You should create an outline before writing an argumentative essay.

Introduction

Step 1 — Find a hook

As with any genre of writing, the hook you choose to open the first paragraph needs to grab the reader's attention. It needs to convince them to continue reading because you've opened the "discussion" with a startling statistic or brutally honest question. Most readers can't resist either one.

Examples:

"11 adolescents die every day from the number-one killer of American teenagers: texting while driving."

"When was the last time you used your phone while driving?"

Step 2 — Summarize background of the topic

If you've researched your topic thoroughly, it should be all downhill from here. Following your hook, you need a summary of the topic as a whole. Why is it important? Why is it worthy of further scrutiny and debate? Who are some of the well-known people, in the present or in history, who have focused on it? This is how you provide a background and give readers a concise summary of the topic.

Step 3 — Include your Thesis

At the end of this summary is where your thesis will most naturally fit, as you state (in one sentence, preferably) the position you choose to take on the subject. This thesis sentence will be one of the most important sentences of the essay if logic is your aim (which it should be!). Your readers need a solid, easily understood thesis to form a foundation for any kind of logical discourse.

Body

Here is where the real fun starts, especially if you enjoy debating and expressing your opinion often. The body of a five-paragraph essay generally consists of three paragraphs exploring three points you want to make that back up your thesis. The same holds true for a five-paragraph argumentative essay. In the first paragraph of the body (the second paragraph in a five-paragraph essay), you should begin by stating the first point you'd like to make to back your thesis. Following that statement, you need to include solid, credible evidence that supports your claim.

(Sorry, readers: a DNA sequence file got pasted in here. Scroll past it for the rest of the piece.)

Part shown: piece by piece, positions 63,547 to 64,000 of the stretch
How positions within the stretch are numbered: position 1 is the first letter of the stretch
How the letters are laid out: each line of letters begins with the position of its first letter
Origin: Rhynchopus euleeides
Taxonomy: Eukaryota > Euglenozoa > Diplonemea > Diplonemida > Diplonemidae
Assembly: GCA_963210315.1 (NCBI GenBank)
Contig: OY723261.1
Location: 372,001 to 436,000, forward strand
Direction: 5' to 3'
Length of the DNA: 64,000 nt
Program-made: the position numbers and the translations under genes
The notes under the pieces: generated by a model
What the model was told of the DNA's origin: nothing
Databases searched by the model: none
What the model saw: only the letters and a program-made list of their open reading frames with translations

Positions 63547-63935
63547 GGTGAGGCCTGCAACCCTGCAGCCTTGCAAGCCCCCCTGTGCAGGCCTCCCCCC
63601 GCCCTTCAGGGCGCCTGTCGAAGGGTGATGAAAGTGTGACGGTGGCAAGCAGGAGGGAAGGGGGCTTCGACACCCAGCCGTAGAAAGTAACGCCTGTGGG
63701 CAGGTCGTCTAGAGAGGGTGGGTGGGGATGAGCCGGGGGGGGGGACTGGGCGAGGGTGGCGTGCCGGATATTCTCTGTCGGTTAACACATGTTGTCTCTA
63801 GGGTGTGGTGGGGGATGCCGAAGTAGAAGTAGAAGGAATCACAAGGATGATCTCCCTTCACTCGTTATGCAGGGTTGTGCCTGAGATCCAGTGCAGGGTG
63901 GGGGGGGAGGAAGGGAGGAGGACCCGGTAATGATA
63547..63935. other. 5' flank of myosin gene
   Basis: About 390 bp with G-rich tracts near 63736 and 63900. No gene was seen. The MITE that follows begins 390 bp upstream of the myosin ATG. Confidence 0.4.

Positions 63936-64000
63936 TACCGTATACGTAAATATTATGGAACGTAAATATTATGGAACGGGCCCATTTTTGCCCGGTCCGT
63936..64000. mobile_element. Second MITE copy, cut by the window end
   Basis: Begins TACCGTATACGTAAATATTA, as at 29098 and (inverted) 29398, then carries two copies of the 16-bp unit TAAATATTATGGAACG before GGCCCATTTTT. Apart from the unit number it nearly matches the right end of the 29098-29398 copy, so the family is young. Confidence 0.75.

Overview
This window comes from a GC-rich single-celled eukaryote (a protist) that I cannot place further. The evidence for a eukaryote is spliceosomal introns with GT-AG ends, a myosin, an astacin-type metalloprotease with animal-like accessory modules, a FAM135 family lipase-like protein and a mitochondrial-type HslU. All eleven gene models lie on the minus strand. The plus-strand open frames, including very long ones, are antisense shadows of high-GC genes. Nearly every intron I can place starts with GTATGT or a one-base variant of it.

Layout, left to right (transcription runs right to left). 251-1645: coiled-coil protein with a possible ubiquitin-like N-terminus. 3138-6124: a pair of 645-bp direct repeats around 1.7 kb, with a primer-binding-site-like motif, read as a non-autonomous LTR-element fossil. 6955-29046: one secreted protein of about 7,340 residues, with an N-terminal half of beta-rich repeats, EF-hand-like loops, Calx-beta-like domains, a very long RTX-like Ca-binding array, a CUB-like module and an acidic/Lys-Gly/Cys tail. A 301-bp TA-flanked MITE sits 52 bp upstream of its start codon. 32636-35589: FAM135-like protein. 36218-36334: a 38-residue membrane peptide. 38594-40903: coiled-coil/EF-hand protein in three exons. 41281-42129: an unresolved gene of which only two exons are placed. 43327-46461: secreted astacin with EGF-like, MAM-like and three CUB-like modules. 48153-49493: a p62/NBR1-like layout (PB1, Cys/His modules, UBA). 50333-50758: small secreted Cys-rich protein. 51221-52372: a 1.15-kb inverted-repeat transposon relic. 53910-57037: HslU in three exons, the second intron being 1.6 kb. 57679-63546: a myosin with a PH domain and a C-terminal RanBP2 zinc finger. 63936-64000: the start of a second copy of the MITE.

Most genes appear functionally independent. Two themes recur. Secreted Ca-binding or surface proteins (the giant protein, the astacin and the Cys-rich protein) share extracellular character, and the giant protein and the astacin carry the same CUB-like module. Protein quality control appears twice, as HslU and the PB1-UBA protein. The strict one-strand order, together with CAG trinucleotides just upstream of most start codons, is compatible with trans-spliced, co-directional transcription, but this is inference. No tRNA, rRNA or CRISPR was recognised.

Now, remember at the beginning, when I said that your level of research can make or break your argument? Here's why. If you are stating claims about an important topic, you need to have a reason for those claims. No one should just take your opinion as truth—your readers need to know that you have solid evidence to back up your opinion.

This evidence most often comes in the form of statistics and data gathered from credible sources. Such sources could include data published on .gov websites, information printed in peer-reviewed professional journals, and reports released by nonprofit organizations that specialize in providing services and resources related to the topic.